1. Let idle characters gain EXP

Most games are pretty generous about giving idle characters a share of the EXP – sure, they may not level up as quickly as active characters, but at least they’re getting something. Given that Type-0 really wants you to keep everyone trained up, it would be good if your reserves could accumulate something whilst sitting on the bench.

Admittedly, there are a couple of ameliorations to this restriction. First up, any EXP that is rewarded for completing a task or attending a lecture is given the every character. And secondly, you can leave a character to ‘train’ whilst the game is switched off, which lets them level up over time, and is ripe for abuse by messing with the PS4 system clock.

  1. Better maps

The world map that you can look at in the menu only displays information at the regional level – towns and dungeons are not marked on it all, even after you’ve visited them. Now, admittedly this was about the level of world map you might expect twenty years ago, but things have moved on since then. In particular, there are towns under your kingdom’s control scattered about the world map that you might not even notice or care about for a while – only to later discover they were selling some pretty decent weapons that you’d have liked to have access to a while back.

When you’re actually in an area, there’s no proper minimap – just markers in the direction of your destination and some enemies, set against a featureless background. Only the academy has anything approaching an area map, and that’s only visible in the menu. Proper maps for the area would have made traversing the game’s many corridors a bit more bearable.

  1. Take on multiple tasks

In between story missions, you can talk to various NPCs to take on optional tasks. Unfortunately, you are only allowed to have one active task at a time. Now, obviously tasks like “give me five ethers” don’t need to be active for you to go and get the requisite items, so in those cases you can get around the restriction by just memorising the task, collecting the items and going back to the requester. However, any task which requires you to kill enemies does have to be active, and going out to kill said enemies takes up precious between-mission time. In one case, I was partway through killing one batch of enemies when I ended up stopping by a town where another NPC had a “kill Imperial Commanders” task. I couldn’t take on his task without losing progress on my current request, so I had to finish that one off, return to base to report back, and then schlep all the way back out to that town to accept the new quest. Being able to take on even 3-5 quests at the same time would have made life so much easier.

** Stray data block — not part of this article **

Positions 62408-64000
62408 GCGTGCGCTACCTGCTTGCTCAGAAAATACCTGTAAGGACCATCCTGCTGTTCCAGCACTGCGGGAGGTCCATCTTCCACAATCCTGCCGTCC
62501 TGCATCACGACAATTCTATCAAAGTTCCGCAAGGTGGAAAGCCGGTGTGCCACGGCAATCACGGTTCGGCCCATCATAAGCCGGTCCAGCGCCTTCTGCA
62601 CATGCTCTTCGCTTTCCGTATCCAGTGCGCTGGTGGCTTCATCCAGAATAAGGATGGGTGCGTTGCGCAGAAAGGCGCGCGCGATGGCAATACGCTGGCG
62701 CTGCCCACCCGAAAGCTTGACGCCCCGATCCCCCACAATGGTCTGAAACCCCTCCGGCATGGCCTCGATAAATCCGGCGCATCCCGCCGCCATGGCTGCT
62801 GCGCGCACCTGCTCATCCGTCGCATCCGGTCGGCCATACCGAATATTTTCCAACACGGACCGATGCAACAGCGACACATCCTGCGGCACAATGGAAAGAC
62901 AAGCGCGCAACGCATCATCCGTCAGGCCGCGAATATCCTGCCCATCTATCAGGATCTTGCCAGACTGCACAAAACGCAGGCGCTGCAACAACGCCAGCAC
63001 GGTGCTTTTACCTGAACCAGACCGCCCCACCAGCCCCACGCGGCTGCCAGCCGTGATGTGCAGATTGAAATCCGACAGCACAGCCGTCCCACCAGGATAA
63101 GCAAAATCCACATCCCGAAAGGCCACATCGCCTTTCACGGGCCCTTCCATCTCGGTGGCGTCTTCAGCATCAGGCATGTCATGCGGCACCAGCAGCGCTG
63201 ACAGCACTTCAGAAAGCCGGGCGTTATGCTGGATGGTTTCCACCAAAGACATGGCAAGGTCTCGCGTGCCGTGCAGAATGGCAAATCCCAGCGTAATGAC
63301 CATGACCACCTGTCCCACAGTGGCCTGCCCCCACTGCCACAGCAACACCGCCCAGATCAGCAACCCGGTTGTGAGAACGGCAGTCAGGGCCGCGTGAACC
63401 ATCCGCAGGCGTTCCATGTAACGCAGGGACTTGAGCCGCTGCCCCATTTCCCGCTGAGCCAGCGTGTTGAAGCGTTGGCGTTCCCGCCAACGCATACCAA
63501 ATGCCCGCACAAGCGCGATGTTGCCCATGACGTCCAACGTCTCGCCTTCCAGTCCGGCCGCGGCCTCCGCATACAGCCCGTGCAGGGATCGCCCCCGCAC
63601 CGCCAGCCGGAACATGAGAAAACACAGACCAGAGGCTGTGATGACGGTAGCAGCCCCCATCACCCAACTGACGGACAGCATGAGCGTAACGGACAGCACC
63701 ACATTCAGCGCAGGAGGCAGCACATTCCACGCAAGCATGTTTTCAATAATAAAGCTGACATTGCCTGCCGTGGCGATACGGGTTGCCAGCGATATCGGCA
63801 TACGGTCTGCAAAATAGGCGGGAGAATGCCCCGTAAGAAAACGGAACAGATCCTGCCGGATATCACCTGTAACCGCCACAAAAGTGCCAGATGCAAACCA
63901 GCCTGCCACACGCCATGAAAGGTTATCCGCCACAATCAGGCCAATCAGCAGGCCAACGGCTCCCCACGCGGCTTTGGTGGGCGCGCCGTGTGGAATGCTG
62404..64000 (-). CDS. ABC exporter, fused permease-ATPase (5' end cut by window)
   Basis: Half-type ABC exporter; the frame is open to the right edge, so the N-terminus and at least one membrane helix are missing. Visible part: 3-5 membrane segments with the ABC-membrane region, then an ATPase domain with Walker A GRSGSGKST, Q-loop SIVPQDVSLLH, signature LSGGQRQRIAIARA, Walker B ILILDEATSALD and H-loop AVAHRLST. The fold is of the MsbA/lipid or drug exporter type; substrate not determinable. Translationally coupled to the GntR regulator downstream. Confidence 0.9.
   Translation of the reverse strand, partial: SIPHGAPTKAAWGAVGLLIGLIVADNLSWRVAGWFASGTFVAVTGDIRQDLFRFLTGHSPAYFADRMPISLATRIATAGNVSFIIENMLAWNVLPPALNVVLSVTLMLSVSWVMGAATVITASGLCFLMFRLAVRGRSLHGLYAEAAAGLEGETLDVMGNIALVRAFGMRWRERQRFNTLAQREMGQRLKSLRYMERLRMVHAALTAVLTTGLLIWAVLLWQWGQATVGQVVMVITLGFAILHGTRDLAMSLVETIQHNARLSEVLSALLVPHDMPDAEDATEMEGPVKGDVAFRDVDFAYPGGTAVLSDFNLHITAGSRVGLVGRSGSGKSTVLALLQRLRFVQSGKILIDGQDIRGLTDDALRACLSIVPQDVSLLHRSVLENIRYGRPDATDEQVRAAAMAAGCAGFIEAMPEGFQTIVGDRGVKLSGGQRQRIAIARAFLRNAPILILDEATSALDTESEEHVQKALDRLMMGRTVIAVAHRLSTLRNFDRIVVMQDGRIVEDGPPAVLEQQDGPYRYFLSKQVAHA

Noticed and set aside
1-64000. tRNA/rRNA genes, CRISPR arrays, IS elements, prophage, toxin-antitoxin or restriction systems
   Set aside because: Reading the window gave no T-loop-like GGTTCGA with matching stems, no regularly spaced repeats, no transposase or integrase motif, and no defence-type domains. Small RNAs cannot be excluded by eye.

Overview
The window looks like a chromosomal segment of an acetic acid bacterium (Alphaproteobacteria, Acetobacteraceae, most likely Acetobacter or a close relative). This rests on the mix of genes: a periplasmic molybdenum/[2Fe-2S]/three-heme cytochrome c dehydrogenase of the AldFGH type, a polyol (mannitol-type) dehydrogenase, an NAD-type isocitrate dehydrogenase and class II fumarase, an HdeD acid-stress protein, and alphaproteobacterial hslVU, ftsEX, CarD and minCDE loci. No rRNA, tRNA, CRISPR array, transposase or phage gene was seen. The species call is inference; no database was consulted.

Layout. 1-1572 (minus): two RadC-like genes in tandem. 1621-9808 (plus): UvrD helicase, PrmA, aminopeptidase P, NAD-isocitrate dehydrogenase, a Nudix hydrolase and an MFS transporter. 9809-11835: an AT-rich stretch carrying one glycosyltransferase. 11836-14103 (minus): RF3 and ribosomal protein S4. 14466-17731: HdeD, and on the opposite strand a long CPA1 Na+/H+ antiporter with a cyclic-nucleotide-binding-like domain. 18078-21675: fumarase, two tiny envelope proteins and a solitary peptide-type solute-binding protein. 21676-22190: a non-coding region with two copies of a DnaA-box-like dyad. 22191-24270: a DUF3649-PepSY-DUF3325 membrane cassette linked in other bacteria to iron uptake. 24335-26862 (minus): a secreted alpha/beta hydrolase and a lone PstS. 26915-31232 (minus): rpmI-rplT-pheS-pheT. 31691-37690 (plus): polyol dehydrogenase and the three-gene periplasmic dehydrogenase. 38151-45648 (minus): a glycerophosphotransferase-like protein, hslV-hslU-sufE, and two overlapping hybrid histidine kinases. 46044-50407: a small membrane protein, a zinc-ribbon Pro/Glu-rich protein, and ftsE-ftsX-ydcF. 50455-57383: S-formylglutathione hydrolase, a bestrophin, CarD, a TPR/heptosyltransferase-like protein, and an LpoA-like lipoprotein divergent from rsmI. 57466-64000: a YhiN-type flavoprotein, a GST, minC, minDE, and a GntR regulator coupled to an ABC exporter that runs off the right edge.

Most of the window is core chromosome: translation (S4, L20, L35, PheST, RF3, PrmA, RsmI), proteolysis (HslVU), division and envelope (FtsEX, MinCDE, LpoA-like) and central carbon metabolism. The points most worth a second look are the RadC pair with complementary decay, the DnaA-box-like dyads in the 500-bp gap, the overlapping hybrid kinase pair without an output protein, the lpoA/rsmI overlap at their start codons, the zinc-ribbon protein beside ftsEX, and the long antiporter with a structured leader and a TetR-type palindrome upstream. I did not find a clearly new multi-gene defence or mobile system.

1. Equip more skills

In battle, your characters are restricted to just four main actions. Square is for normal attacks, Circle is for your defensive skill (either a curative spell or a blocking action), and Triangle and X are for either spells or special abilities. On top of that, there are slight variants on your normal attack, such as charging it up or combining it with a directional action.

In the meantime, your characters are slowly building up AP, which must be spent to unlock new abilties. Each character has a fair number of skills to learn, but there’s just one problem – once you’ve found something you like, there’s little incentive to experiment – especially as you can only customise skills at save points. For example, I loved using Seven’s Snakebite ability to reel in enemies or pull myself closer to them, so I was loathe to swap it out for any of her other abilities, no matter how good they sounded.